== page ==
NT running Cummins will use more fuel than the MT running FL
Twins v Single? May both be singles, the OP's description isn't that clear.
The resale after a year's use, ????? nobody knows if the NT will continue to depreciate from its higher initial value at the same rate, therefore costing more for the year in absolute terms, or not. Or will the MT continue to depreciate at the same rate from its lower initial cost, thereby costing less.
Once guests arrive, the larger spaces in the MT will pay off. As will the flybridge.
IF his bragging is about how much he can save, the MT will shine. About how fine a craft he has, the NT will shine.
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Old 04-06-2018, 10:04 PM   #31
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For the trip the OP is planning, he has identified two completely different boat types.
The NT is small interior spaces, MT is large (relatively)
The NT is fine fit and finish, MT not so much
The NT is expensive, MT not so
NT running Cummins will use more fuel than the MT running FL
Twins v Single? May both be singles, the OP's description isn't that clear.
The resale after a year's use, ????? nobody knows if the NT will continue to depreciate from its higher initial value at the same rate, therefore costing more for the year in absolute terms, or not. Or will the MT continue to depreciate at the same rate from its lower initial cost, thereby costing less.
Once guests arrive, the larger spaces in the MT will pay off. As will the flybridge.
IF his bragging is about how much he can save, the MT will shine. About how fine a craft he has, the NT will shine.
+1.
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Old 04-09-2018, 07:15 AM   #32
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IF his bragging is about how much he can save, the MT will shine. About how fine a craft he has, the NT will shine.
Get a grand banks and maybe you can do both!
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Old 04-09-2018, 07:19 AM   #33
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Get a grand banks and maybe you can do both!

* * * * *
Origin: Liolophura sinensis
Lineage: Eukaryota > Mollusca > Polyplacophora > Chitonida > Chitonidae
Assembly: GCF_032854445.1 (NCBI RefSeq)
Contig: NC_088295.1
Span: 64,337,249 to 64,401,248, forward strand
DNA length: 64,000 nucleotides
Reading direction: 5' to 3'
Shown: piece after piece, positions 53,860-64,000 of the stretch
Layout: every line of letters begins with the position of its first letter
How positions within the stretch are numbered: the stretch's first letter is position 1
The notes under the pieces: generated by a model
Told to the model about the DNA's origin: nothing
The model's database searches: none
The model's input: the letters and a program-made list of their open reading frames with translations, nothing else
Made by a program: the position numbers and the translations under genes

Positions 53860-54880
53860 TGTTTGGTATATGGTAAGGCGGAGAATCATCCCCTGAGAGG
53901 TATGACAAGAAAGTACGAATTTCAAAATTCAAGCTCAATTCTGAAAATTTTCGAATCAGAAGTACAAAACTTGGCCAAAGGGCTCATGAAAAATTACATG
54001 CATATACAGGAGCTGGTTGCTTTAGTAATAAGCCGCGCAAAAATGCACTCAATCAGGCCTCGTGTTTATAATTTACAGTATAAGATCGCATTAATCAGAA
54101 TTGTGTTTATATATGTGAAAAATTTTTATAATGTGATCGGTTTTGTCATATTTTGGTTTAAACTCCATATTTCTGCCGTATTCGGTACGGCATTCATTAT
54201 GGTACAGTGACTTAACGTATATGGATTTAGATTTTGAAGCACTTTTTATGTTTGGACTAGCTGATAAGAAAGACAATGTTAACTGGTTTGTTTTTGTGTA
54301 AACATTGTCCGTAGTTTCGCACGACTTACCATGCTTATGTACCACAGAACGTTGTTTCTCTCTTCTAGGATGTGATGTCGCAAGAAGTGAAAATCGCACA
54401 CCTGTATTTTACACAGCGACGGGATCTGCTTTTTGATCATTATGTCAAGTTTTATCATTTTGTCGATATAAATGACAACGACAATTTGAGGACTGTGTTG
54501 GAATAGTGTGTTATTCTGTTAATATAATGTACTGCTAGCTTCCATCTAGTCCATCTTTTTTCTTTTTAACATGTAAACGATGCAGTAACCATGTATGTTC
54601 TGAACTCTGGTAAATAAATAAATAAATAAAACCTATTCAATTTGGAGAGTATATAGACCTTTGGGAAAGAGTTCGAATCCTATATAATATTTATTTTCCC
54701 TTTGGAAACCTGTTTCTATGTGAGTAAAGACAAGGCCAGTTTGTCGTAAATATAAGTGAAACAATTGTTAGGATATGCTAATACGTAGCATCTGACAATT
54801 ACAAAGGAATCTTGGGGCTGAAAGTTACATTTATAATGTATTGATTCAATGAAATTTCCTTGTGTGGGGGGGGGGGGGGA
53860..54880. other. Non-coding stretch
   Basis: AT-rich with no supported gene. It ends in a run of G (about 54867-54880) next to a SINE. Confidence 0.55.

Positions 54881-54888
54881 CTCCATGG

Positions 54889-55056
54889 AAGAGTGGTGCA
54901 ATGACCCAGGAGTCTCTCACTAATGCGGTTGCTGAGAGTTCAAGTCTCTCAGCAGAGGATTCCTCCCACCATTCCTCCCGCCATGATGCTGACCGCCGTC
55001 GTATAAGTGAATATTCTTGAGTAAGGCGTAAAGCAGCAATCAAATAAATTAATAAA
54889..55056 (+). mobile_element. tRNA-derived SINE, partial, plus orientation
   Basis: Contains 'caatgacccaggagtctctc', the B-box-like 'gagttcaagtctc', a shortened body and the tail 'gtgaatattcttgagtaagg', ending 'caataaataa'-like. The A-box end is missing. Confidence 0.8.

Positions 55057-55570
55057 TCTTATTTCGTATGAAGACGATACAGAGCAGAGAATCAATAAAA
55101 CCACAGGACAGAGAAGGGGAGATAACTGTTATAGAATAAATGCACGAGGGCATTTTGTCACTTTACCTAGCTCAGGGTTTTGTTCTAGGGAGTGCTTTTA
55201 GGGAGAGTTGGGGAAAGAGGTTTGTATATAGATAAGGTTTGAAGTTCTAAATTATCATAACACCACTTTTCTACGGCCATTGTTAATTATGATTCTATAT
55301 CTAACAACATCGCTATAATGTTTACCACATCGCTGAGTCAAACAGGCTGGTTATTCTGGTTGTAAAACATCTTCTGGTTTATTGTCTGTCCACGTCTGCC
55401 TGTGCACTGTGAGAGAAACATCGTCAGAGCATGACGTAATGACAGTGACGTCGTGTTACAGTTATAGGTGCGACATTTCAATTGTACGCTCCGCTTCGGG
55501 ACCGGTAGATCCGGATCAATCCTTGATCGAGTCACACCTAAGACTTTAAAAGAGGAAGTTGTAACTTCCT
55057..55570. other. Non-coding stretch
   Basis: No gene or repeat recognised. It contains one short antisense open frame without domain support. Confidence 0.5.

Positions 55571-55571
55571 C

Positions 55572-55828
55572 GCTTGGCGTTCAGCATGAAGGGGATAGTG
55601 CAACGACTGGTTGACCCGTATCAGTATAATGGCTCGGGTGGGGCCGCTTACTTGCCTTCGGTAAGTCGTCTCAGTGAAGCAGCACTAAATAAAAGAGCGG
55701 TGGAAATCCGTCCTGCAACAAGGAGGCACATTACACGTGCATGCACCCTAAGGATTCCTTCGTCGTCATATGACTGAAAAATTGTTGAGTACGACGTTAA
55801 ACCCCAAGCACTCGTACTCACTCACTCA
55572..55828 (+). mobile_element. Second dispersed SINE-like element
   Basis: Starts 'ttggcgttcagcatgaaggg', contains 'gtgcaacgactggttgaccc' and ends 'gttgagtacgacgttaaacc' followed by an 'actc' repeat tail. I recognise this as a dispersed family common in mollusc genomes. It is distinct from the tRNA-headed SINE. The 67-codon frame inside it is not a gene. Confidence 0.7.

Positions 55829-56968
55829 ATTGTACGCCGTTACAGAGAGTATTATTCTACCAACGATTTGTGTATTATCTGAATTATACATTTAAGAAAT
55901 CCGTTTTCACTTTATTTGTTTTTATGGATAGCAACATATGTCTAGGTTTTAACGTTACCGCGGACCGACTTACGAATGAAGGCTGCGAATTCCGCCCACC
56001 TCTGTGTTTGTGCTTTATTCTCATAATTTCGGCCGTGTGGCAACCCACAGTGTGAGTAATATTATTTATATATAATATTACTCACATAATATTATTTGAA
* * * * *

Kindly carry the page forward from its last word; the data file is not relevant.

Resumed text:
GB is not for me. Way too much teak on the outside. That costs money and time to maintain.
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Old 04-09-2018, 07:26 AM   #34
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GB is not for me. Way too much teak on the outside. That costs money and time to maintain.
This is true - no problems if you sell after a year tho.
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Old 04-09-2018, 08:29 AM   #35
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Quote:
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For the trip the OP is planning, he has identified two completely different boat types.
The NT is small interior spaces, MT is large (relatively)
The NT is fine fit and finish, MT not so much
The NT is expensive, MT not so
NT running Cummins will use more fuel than the MT running FL
Twins v Single? May both be singles, the OP's description isn't that clear.
The resale after a year's use, ????? nobody knows if the NT will continue to depreciate from its higher initial value at the same rate, therefore costing more for the year in absolute terms, or not. Or will the MT continue to depreciate at the same rate from its lower initial cost, thereby costing less.
Once guests arrive, the larger spaces in the MT will pay off. As will the flybridge.
IF his bragging is about how much he can save, the MT will shine. About how fine a craft he has, the NT will shine.

Hi,

"NT running Cummins will use more fuel than the MT running FL"Can you tell us what this idea is based on?

I claim NT is below Hull's speed, one of the least expensive boats in its entire class. Example of my NT37 1 x 380hp cummins speed at 7.4kn 1,5 gal/hour 1250rmp, same LWL Albin 43 2 x 120hp FL 7,5kn 3,5 gal/hours the question NT is a good length - width ratio and Lynn Senour Hull design.

Albin's fuel consumption data comes from here https://www.blueturtletrawler.com/si...onsiderations/

Fuel consumption is half less than my old same size plaanig Hull Boats and considerably less than several trawlers of the same length.